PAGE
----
Top tips on managing anxiety using the worry tree

Worry is a common problem, particularly when times are difficult. People often worry about the things or people that they value.


The definition of anxiety is, 'Future catastrophising and feeling that you cannot cope.'

A typical example would be that your daughter has not come home on time and you have not received a message. If you are a worrier, your brain immediately activates your threat system. Your threat is the thought of something bad happening to her. Your threat system starts to activate the hormones adrenalin and cortisol. Your mind creates images of worse-case scenarios, catastrophising all the terrible things that could have happened to her.

In addition, you don’t feel in control. You often castigate yourself for reacting in this way. As your threat system is activated it keeps focusing on the threat – the threat of a bad thing happening to your daughter – so you cannot get it out of your mind. 

You then focus on the anxiety feelings – worrying about the anxiety and whether it is doing you any harm. This, in turn, simply makes it worse and you simply create more anxiety.

Then your daughter arrives home and apologises. She explains that she did not contact you as her phone had run out of charge. She does not see the problem and why you are worrying so much.

As she is home now, the threat has gone. You then feel relief, calm down, but then start thinking about what still could go wrong the next time…

What is a worry tree?

The worry tree is a model that can help you tackle anxious thoughts.

The first step is to ask yourself: 

  • Is this worry a solvable worry that I can do something about?
  • Or is this something I cannot do anything about?
  • Or is it a bit of both?
  • What can I do about the problem?

The tree has two main branches to help you navigate a way forward. 

I can do something

If you can do something you can take the first branch – a problem-solving approach. Write down all the possible solutions you can think of to solve the problem. Then pick two or three that you think might work. Go through the pros and cons of each strategy. Finally, choose your best strategy or a combination of them. Then create an action plan on how you are going to solve the problem.

The benefit of the problem-solving approach is that it can help you feel you are doing something about it – that you are more in control. This is called agency and is helpful for your own well-being, too.

So, in the above example, you could not do anything with that event. But, in the future, you could encourage her to have her phone fully charged, to take a small charger with her, to have a plan B if something is wrong with her phone, and encourage her to realise the importance of contacting you.

I can’t solve the problem

If you cannot do anything about it, here the branch leads you to use different self-soothing strategies – by taking time to calm down your threat system through participating in activities that help you to calm and self-soothe. 

One is mindfulness, which means focusing on something in the present moment. This could be any task such as cooking, washing up, or bringing your full attention to something such as listening to music or playing a game. Mindfulness is also about not reacting to thoughts or emotions, especially distressing ones.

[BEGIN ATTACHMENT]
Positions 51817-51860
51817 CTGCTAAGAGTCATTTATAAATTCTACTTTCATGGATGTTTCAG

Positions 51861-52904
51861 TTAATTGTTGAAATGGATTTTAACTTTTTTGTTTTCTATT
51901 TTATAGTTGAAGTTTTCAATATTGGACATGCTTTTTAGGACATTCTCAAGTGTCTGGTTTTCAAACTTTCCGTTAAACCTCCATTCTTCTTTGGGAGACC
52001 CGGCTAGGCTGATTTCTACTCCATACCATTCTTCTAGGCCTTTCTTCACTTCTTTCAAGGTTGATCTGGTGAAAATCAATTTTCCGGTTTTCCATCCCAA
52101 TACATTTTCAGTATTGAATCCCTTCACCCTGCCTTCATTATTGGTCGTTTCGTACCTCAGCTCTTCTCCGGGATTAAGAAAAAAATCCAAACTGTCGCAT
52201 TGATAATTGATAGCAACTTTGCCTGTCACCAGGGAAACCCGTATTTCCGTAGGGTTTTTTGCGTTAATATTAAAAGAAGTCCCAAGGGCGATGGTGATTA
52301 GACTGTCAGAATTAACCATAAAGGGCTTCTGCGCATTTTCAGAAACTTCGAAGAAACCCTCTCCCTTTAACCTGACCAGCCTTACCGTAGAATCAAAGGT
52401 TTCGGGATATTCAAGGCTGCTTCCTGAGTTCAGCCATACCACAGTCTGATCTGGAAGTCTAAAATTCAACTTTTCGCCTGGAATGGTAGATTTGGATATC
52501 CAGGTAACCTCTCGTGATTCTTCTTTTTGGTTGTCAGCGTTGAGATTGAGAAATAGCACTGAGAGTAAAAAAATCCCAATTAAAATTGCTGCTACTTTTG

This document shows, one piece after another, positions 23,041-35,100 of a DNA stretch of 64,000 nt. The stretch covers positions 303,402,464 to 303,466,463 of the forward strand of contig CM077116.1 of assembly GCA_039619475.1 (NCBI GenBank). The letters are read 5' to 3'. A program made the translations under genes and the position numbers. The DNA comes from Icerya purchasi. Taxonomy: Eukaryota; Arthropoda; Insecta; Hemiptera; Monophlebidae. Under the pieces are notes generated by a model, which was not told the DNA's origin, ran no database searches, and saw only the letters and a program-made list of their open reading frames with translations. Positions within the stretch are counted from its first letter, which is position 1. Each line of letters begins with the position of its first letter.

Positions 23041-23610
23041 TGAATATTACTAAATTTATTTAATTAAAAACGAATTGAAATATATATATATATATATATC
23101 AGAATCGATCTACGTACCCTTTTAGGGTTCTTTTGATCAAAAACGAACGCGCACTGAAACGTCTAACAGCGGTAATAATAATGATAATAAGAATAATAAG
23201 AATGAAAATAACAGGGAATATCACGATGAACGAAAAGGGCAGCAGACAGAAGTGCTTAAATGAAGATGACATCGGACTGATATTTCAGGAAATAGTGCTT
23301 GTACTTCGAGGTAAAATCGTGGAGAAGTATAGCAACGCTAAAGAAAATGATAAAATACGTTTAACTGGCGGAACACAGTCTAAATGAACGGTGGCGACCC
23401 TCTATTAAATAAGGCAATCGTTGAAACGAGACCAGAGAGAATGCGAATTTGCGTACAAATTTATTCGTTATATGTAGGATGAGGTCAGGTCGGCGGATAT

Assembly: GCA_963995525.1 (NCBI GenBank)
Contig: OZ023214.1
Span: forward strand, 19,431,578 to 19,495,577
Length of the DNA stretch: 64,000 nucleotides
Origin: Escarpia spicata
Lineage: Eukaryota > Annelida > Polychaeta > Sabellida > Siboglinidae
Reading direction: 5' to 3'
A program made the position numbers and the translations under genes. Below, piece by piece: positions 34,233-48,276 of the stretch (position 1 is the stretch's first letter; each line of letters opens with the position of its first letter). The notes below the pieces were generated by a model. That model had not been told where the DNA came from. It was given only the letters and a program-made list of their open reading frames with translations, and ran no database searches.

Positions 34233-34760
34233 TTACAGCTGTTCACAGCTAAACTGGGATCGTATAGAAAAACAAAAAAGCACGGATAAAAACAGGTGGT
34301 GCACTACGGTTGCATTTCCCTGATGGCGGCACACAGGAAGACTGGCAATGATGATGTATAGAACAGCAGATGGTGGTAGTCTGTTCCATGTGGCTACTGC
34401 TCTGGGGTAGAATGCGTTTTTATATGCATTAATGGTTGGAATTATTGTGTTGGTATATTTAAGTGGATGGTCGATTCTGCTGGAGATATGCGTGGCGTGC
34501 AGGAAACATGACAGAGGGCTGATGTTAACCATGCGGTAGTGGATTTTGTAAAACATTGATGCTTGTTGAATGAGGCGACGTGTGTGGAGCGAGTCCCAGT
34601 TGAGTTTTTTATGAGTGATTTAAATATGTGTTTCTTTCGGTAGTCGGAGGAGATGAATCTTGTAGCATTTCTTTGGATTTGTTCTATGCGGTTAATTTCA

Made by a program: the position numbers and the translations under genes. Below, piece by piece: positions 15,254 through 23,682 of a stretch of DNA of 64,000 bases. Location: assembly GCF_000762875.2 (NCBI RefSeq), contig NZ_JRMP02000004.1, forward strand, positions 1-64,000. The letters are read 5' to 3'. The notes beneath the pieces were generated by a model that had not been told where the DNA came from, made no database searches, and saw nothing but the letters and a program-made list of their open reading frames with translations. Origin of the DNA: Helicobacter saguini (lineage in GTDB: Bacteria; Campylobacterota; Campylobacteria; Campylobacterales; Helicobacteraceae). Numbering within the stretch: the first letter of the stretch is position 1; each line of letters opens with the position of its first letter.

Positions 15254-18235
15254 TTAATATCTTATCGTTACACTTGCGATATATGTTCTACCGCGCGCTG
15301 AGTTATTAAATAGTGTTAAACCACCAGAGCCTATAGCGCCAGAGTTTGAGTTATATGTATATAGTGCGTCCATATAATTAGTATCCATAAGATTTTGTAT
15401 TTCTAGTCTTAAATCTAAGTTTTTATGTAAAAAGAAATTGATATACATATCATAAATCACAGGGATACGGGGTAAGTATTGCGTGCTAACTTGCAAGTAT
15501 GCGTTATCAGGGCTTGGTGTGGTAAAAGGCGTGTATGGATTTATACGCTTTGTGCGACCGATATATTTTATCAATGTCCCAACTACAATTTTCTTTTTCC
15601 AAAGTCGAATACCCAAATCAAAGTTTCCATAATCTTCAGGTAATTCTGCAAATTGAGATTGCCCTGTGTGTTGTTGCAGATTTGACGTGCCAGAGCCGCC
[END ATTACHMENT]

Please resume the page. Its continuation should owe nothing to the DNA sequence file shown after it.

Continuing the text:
The other technique is to use the thought record method. This is to challenge your negative thoughts – to develop more realistic, balanced thoughts. It can be helpful to see your negative thoughts as a bully – someone who is trying to upset you. Then try to write down realistic, rational statements as alternative explanations. 

Another technique is called attentional training. This is slightly different from mindfulness as you deliberately focus your attention on activities you find engaging and interesting. This usually works best if it engages your brain and your body – such as playing music, dancing, writing, art or making things. The idea is that your brain moves again from the threat system to the pleasurable system so the brain moves from the threat system to the pleasure system creating dopamine.

If the problem is a bit of both

The last strategy (and final branch of the tree) is that sometimes a situation is not that clear cut into worries you can solve and ones that you cannot. So the third strategy is to separate out the aspects of the situation that you can solve and then what you cannot change you work on the others aspects. 

This process can help to clarify components of your worry and can still help you to feel in control. 

Example is:

What I can do – check that my daughter’s phone is fully charged and she has a backup. Agree that she needs to phone me within a certain time to give me feedback. 

When she goes out again and I worry – I am going to start experimenting with a new recipe as I love cooking and it helps to engage my brain. This will help me to focus on something meaningful and pleasurable.

I hope you find this useful. 

The views expressed in this article are those of the author. All articles published on Counselling Directory are reviewed by our editorial team.

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Desborough, Northamptonshire, NN14
Written by Wendy Castelino, CBT Therapist BABCP, EMDR, ACT, CFT, Mindfulness, Confidence
Desborough, Northamptonshire, NN14

Wendy Castelino is an accredited Cognitive Behaviour Therapist who specialises in helping people with overcoming anxiety, depression, low self-esteem and trauma. She has worked as a therapist for thirty years and her values are providing simple, effective skills-based therapy. She is developing online courses on these topics - see

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